Thursday, February 12, 2009

Conges de Noel: Au Plage

On this trip to Kribi, we are five and therefore able to take the entire back row to ourselves. It’s more comfortable emotionally to be stuffed next to your friends, but physically, not much better. We are all a healthy weight, so it is better than being five to a row including two Mamas.

When we arrived at the hotel, we left our things in a room and headed straight to the water. We bobbed in the waves, giddy that we were on vacation. Eventually we walked down the shoreline, climbing the occasional rock grouping and watching the patterns the waves make on the sand.
Life here is so challenging, especially our experiences over the first semester at school. I felt I had earned this vacation, much more so than any other I’ve taken. Kribians are used to catering to foreign tourists.

Eating out in Kribi was like being back in America. I should qualify that statement by reminding you that I’ve not been to a developed place in six months. If I had visited Kribi fresh off the plane, it probably would not have dazzled me. However, the wait staff shows up to take your order immediately. They’ll probably even write it down. That means your pizza arrives without olives as requested. When we ordered pizza, it came after twenty five minutes! I’ve become so accustomed to patiently waiting. I usually have to start thinking about a meal long before I actually want to eat. But in Kribi, food came within an hour.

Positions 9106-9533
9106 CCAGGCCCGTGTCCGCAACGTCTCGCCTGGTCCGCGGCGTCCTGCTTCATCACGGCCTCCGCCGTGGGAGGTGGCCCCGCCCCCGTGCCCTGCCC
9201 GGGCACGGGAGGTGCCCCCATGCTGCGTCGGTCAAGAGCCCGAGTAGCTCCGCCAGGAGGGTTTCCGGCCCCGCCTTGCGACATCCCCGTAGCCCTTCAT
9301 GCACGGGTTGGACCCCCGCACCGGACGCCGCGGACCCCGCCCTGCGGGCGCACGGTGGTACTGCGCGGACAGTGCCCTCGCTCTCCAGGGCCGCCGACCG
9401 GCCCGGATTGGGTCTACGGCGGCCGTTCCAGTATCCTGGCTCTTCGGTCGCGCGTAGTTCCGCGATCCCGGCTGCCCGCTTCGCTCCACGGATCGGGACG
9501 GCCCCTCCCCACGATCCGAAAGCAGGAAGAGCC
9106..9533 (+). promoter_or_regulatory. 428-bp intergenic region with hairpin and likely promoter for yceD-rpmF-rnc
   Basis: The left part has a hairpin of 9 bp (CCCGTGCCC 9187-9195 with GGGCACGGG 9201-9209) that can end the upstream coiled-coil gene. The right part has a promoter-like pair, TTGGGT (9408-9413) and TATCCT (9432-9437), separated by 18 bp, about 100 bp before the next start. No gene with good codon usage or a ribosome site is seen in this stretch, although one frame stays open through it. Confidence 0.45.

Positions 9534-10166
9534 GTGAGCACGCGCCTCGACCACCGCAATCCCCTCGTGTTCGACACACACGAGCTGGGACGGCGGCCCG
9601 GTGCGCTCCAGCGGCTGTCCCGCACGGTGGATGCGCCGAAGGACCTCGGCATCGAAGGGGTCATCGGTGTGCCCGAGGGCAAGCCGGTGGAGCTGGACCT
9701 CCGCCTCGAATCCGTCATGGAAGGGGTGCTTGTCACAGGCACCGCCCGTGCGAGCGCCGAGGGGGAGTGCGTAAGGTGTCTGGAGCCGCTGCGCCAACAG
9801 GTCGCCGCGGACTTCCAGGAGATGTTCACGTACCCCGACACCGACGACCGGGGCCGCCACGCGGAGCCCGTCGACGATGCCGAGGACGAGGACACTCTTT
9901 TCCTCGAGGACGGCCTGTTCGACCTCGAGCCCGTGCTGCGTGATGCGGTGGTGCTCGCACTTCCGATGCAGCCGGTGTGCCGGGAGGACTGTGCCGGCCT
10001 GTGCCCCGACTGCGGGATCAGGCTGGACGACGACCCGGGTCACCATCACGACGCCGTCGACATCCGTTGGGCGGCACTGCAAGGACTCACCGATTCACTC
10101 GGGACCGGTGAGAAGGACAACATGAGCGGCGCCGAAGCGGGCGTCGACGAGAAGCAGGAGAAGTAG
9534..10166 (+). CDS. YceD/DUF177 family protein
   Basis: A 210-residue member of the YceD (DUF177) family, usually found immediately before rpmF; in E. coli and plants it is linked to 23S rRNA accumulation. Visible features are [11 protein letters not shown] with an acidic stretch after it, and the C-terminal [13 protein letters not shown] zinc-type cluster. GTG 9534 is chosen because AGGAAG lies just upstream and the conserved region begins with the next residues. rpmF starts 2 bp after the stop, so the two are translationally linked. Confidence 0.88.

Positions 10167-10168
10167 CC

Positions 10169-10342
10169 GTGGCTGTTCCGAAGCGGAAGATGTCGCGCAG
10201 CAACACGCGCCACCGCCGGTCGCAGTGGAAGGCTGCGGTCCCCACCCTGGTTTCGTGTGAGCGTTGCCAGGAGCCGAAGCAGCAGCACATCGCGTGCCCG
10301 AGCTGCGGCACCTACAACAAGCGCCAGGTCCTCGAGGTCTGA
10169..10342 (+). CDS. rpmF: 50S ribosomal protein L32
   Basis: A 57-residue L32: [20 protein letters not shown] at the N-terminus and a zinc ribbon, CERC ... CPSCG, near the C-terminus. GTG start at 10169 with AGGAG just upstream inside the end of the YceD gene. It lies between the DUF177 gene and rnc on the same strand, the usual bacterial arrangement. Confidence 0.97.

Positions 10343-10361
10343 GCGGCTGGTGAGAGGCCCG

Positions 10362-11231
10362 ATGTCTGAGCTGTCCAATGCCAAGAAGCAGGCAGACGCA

Here’s an example of a delicious meal in Kribi: fresh fish caught by men in dugout canoes on the ocean. We had grilled bass. The fish is served whole, with accompaniments such as mayonnaise, sliced raw onion, and spicy sauce. You pull off chunks of fish with your fingers. Cameroonians eat the whole thing: bones and eyeballs as well as the flesh. I eat the skin, but pick out the bones and leave the head intact. We had fried plantains and French fries as a side.

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